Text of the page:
The gym is a lot like life; it’s made up of people who would rather be somewhere else, doing something else. Yet they are in the gym, judiciously sweating and puffing because they need something that cannot be gotten any other way. Sounds a lot like your job, yea?
I used to be a gym rat, that was a decade and some pounds ago, but I learned some valuable lessons that never left me till date. Lessons about life and how to make it work.
Right from the time you were unsolicitedly pushed out of your mother’s matrix, you were handed a baton and pushed into the race called life and whether you were ready or not, interested or not, you had to make a success out of it.
These five lessons I learned from the gym will help you at any point to make the best of life.
Everyone that is in the gym came there for a reason, and no, everyone’s not there to lose weight. When you step into the gym, you must be clear on what you wish to achieve; to lose weight? Bodybuild? Carve abs? Define curves? It is what you wish to achieve that determines the exercise you do. Likewise in life, you must know what you want to achieve, and you must also define what success means to you because that determines what you pursue and what you abandon.
Your worst day at the gym is the first time you step in there. As if it’s not bad enough that you cannot lift the smallest barbell or last more than two minutes on the treadmill without passing out, you see all these people effortlessly doing things that you know if you try, it will kill you instantly. So you don’t believe it when you are told that after a few weeks, you would be doing the same things they are doing. The trick is to pace yourself. Start with what you can do, no matter how ridiculous it feels, then increase gradually. Start with three minutes on the treadmill, and then make it four then six… one day you would do an hour. Life is one step at a time, do what you can today and add a step to it tomorrow. Do not be intimidated by those doing great things, rather let them encourage you that with time and effort, you too will do great things.
Knowing what exercise is right for you is as important as doing the exercise itself. A coach is a must have, both in life and gym. You need someone experienced in whatever it is you are attempting to achieve, someone who is willing to direct you and tell you when you are wrong, someone who will push you to do more. Life is about ‘course correction’ and a good mentor is an invaluable guiding system. Find someone that knows better than you and listen to what they have to say.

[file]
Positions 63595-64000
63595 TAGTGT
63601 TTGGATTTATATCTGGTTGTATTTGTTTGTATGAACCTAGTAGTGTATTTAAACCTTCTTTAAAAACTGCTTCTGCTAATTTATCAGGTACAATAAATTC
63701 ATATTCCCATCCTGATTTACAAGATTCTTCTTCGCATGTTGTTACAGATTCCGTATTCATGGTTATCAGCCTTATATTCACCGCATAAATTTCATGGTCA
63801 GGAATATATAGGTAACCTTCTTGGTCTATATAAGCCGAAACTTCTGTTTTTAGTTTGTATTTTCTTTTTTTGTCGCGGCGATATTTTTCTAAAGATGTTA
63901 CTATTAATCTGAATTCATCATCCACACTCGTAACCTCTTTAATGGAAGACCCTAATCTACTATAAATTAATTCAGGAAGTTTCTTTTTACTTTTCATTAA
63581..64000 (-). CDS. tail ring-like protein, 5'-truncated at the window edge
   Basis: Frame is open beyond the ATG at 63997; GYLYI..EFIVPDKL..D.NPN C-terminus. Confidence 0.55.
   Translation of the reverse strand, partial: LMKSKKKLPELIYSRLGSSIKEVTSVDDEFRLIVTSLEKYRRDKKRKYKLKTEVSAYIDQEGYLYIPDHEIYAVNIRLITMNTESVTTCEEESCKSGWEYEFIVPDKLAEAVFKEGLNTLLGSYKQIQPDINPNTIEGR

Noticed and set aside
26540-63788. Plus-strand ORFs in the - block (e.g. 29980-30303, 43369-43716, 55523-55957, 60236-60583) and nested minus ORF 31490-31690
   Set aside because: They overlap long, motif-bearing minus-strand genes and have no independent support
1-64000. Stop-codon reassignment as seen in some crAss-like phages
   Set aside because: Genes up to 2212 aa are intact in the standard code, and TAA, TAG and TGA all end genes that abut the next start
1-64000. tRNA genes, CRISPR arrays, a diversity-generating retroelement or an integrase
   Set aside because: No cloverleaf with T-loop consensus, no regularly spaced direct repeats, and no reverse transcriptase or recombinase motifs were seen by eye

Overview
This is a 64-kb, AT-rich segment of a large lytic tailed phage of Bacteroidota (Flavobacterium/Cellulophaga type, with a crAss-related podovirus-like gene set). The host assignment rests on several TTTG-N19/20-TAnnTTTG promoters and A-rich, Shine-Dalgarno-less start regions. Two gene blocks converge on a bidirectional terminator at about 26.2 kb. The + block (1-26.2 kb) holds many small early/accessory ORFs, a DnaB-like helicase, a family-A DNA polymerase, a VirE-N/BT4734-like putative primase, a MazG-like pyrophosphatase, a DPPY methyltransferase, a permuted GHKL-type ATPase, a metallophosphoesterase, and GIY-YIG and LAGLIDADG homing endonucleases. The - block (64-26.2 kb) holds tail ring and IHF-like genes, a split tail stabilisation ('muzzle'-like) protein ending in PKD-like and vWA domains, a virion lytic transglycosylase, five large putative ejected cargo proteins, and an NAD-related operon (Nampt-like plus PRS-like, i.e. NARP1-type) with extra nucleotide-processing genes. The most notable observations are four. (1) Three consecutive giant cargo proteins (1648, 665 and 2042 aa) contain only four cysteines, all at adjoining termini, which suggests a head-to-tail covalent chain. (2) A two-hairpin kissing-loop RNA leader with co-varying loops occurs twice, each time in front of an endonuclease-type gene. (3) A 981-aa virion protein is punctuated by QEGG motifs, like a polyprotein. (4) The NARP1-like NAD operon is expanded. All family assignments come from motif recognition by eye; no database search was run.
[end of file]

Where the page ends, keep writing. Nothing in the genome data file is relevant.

LESSON 4: Find a Pairing Partner:
If you are still wondering if the saying is true that goes “life is lonely when lived alone”, try exercising on your own and you will be convinced. Your ‘gym buddy’ is the most important success relationship you can make after your spouse. In the gym, you need someone to work with you, different from a mentor or coach. Your gym buddy is someone in the same boat as you, trying to achieve what you are trying to achieve. Your bond comes from your common goal. You must find that person/s that shares your dream, and are also trying to get to where you are trying to. You both encourage each other, a little healthy competitiveness is not out of place.
LESSON 5: Measure, Analyze and Celebrate:
In the gym, as in life, you must measure progress. If you do not measure progress, you would not know if you are developing, regressing or stagnant. Taking an assessment of where you are is a constant data mining process which informs you on what you need to do next. There are two ways to respond to the data you receive from your assessment; You analyze your failures, just to see the steps you took that got you there and avoid them in the future, and you celebrate your success because anything you reward, you repeat.
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This article was first published on 18th October 2017
This is a lovely article … and very helpful.
Real Life lessons, thanks for the insightful essay, now I know I need a mentor and a pairing partner
Am inspired by this article
Life give up on those who refuse to take an introspective assessment on themselves